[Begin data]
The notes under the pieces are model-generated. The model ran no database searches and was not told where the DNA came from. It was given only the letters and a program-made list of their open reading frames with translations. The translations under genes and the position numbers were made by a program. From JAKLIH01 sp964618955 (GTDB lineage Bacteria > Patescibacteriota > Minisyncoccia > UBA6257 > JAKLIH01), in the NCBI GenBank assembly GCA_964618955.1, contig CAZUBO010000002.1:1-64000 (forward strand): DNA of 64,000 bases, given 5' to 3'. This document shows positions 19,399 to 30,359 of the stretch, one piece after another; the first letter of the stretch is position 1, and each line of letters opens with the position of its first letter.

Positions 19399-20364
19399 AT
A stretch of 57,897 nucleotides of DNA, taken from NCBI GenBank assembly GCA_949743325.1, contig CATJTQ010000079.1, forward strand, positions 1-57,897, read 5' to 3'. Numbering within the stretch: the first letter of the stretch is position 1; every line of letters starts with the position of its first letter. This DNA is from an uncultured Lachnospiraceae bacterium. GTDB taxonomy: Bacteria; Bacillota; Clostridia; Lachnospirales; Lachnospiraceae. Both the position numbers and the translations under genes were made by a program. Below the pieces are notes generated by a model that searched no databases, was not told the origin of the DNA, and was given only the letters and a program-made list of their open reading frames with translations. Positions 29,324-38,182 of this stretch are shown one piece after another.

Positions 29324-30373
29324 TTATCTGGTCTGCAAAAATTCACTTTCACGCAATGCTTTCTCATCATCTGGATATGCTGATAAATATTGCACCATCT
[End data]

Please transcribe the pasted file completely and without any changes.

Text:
The notes under the pieces are model-generated. The model ran no database searches and was not told where the DNA came from. It was given only the letters and a program-made list of their open reading frames with translations. The translations under genes and the position numbers were made by a program. From JAKLIH01 sp964618955 (GTDB lineage Bacteria > Patescibacteriota > Minisyncoccia > UBA6257 > JAKLIH01), in the NCBI GenBank assembly GCA_964618955.1, contig CAZUBO010000002.1:1-64000 (forward strand): DNA of 64,000 bases, given 5' to 3'. This document shows positions 19,399 to 30,359 of the stretch, one piece after another; the first letter of the stretch is position 1, and each line of letters opens with the position of its first letter.

Positions 19399-20364
19399 AT
A stretch of 57,897 nucleotides of DNA, taken from NCBI GenBank assembly GCA_949743325.1, contig CATJTQ010000079.1, forward strand, positions 1-57,897, read 5' to 3'. Numbering within the stretch: the first letter of the stretch is position 1; every line of letters starts with the position of its first letter. This DNA is from an uncultured Lachnospiraceae bacterium. GTDB taxonomy: Bacteria; Bacillota; Clostridia; Lachnospirales; Lachnospiraceae. Both the position numbers and the translations under genes were made by a program. Below the pieces are notes generated by a model that searched no databases, was not told the origin of the DNA, and was given only the letters and a program-made list of their open reading frames with translations. Positions 29,324-38,182 of this stretch are shown one piece after another.

Positions 29324-30373
29324 TTATCTGGTCTGCAAAAATTCACTTTCACGCAATGCTTTCTCATCATCTGGATATGCTGATAAATATTGCACCATCT